Henry III died on 11 December 1310 and was buried in the Cistercian Church of Lubiąż. His five sons: Henry IV, Konrad I, Jan, Boleslaw and Przemko II, soon split between them the inheritance of his father and led to the decline of the Duchy. Moreover, this political fragmentation, visible especially in the Greater Poland region, scared the local nobility, who thought that maybe they risked losing their positions. In the end, Władysław I the Elbow-high was able to conquer all Greater Poland in 1314.
Marriage and ChildrenEdit
In March 1291, Henry III married Matilda (born 1276 – died 26 April 1318), daughter of Albert I, Duke of Brunswick-Lüneburg. They had nine children:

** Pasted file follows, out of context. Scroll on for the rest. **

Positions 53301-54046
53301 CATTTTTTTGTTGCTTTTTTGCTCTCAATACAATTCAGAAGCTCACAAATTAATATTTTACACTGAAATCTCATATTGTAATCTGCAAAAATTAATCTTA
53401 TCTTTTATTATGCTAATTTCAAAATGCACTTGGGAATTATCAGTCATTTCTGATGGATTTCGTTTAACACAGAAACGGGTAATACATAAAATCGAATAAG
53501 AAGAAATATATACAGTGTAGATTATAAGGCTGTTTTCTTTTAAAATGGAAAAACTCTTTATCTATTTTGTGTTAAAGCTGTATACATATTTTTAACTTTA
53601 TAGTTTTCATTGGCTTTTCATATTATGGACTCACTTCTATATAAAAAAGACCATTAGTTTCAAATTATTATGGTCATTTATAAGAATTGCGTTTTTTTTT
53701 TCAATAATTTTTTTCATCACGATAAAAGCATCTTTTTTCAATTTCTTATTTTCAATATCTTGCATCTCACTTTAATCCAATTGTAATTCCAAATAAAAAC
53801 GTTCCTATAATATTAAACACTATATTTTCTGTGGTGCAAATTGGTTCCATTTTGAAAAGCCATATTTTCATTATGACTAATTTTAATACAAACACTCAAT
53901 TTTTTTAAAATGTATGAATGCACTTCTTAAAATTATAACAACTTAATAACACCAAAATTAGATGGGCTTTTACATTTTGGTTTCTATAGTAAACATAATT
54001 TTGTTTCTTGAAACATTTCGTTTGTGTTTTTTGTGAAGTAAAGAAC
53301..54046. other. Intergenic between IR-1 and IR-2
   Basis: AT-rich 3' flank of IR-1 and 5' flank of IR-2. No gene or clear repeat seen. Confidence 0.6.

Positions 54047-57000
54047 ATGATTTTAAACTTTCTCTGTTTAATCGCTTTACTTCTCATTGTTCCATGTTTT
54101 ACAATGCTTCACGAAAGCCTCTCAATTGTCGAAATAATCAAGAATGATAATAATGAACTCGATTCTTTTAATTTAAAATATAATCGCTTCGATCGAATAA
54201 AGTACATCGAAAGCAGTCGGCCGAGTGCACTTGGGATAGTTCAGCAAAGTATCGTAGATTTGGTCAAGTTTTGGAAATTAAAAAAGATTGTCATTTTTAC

- Henry IV the Faithful (born 1291-93 – died 22 January 1342).
- Konrad I (born c. 1292-94 – died 22 December 1366).
- Bolesław (born c. 1295 – died January-March 1321).
- Agnes (born 1293-96 – died 25 December 1361), married firstly on 18 May 1309 to Otto III, Duke of Bavaria and secondly in 1329 to Alram, Count of Hals.
- Salome (born c. 1297 – died before 9 December 1309).
- Jan (born c. 1296-1300 – died 23.4.1361-19.5.1365).
- Katharina (born c. 1300-05 – died 5 December 1323/1326), married firstly bef. 24 March 1317 to John V, Margrave of Brandenburg-Salzwedel and secondly by September 1317 to John III, Count of Holstein-Plön.
- Przemko II (born 1300-08 – died 11 January 1331).
- Hedwig (born c. 1308 – died before December 1309).
- Beatrice (born 1290 - died 24 March 1322, married on 1309 Ludwig IV, Duke of Bavaria
In his will, Henry III left Glogów to his wife as her dower, which she ruled until her own death.